Selling Babies

To the Editor:

If you have sufficient money, then you can buy a baby in New Hampshire on contract through a network of lawyers, social workers, doctors, and any number of young ladies with wombs-to-rent. A doctor implants in the surrogate mom’s womb a viable human embryo, and after eight or nine months, the baby is taken out of the womb, and, bingo, you are a parent! What could be more beautiful? Everybody involved takes your money and you go home to wherever you came from with a new baby. That’s the expectation anyway.

Now the dark side. Surrogate birth used to be reserved for couples who, due to a medical or physiological condition, could not conceive a child. But science, as well as political and commercial pressures, led to a huge expansion of surrogate births to people with no medical need, such as wealthy persons, gays, and single individuals who want a baby, but who aren’t capable of, or don’t want the inconvenience of, being pregnant themselves. However, a large number of countries (India, Thailand, Canada, most all of Europe, and many others) have now outlawed, or severely restricted, birth by commercial surrogacy after seeing numerous abuses, such as baby mills, abandoned children, fraud, and human trafficking. There are additional concerns such as the fact that surrogacy contracts in New Hampshire are not limited to New Hampshire residents, or even U.S. citizens (a child born in New Hampshire through surrogacy is an American citizen, even if the contracting parents are not U.S. citizens, and those foreign parents become potentially eligible for U.S. residency upon birth of the child they bought).

In addition, babies born by contractual surrogacy are generally barred from knowing anything about the surrogate mother (or an unknown sperm or ‘egg’ donor as necessary for the impregnation). This seems to me to favor the desire of the intended parents to become parents over a future potential desire on the part of the purchased child to have true and complete knowledge of their genome and the circumstances of their birth. Perhaps tying surrogacy to complete transparency of birth records, including information related to egg and sperm donors, could, hopefully, put a chill on commercial surrogacy and/or give those already born through surrogacy the information concerning their births they deserve. Commercial surrogacy should not benefit from previous laws related to adoption, which themselves may be in need of reform.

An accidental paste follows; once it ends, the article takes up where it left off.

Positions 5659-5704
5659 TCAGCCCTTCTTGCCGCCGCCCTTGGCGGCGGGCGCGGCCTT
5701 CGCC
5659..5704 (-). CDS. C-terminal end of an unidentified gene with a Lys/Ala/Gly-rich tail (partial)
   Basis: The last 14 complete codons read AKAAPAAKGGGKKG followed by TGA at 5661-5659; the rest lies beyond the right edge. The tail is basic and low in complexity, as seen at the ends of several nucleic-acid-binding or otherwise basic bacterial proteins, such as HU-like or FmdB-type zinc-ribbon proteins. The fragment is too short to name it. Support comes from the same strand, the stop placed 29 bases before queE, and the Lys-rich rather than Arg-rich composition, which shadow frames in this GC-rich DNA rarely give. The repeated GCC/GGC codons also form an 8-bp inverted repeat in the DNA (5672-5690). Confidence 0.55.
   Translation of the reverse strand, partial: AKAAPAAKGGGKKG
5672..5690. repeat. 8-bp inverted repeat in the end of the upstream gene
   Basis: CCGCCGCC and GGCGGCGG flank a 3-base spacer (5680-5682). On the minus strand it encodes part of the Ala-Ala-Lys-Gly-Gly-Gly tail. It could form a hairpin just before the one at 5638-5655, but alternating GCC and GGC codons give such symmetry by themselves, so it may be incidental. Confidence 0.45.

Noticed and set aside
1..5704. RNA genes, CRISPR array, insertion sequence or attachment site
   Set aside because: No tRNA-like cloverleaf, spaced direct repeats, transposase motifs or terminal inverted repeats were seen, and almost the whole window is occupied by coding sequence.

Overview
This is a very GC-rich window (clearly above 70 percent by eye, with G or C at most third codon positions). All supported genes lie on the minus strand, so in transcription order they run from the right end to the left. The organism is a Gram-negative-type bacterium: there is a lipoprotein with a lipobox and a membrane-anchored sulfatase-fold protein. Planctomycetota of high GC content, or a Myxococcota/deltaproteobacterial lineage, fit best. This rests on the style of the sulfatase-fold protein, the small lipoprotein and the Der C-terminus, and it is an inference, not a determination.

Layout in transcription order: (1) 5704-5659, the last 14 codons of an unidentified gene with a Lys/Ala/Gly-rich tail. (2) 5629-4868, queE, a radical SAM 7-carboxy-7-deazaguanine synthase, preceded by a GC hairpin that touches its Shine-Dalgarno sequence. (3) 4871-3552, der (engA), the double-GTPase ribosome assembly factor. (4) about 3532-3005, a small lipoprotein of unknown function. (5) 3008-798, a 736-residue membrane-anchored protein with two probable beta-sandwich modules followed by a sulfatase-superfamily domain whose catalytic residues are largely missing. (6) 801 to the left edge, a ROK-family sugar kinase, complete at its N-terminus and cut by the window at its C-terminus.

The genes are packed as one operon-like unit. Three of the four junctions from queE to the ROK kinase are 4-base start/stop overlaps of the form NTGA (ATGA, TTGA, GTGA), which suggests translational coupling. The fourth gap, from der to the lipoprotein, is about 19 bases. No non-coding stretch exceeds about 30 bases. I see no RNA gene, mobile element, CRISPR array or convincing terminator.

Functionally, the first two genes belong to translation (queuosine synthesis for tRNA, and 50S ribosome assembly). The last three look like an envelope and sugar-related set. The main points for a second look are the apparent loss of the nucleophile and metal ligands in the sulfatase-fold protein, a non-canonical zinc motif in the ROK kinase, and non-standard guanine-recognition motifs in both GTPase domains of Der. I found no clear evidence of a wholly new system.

Americans once fought a civil war over the buying and selling of human life. But now, if you have the money, you can buy a brand new human in New Hampshire. We tolerate a commercial system for the production and sale of human beings. Think about this. It is my opinion that discoveries and machines developed in the genetic and reproductive sciences must not cross the line into the production and sale of humans because, among many consequences, this erodes the belief that all men are born free and equal. Designer babies, clones, and artificial wombs are on the horizon for those willing to pay, and the consequences of gerrymandering birth will not lead to a more equal and just society. Indeed, it only widens the gap between wealthy elites and the poor and not-so-wealthy. A profit driven commercial enterprise, such as selling babies as consumer products, is a perversion of what once was a rare and altruistic gesture, and the misuse of science to expand gestational surrogacy to an international and domestic set of wealthy consumers is profiteering in the culture wars, not altruism.

Michael Scanlon

Littleton, N. H.

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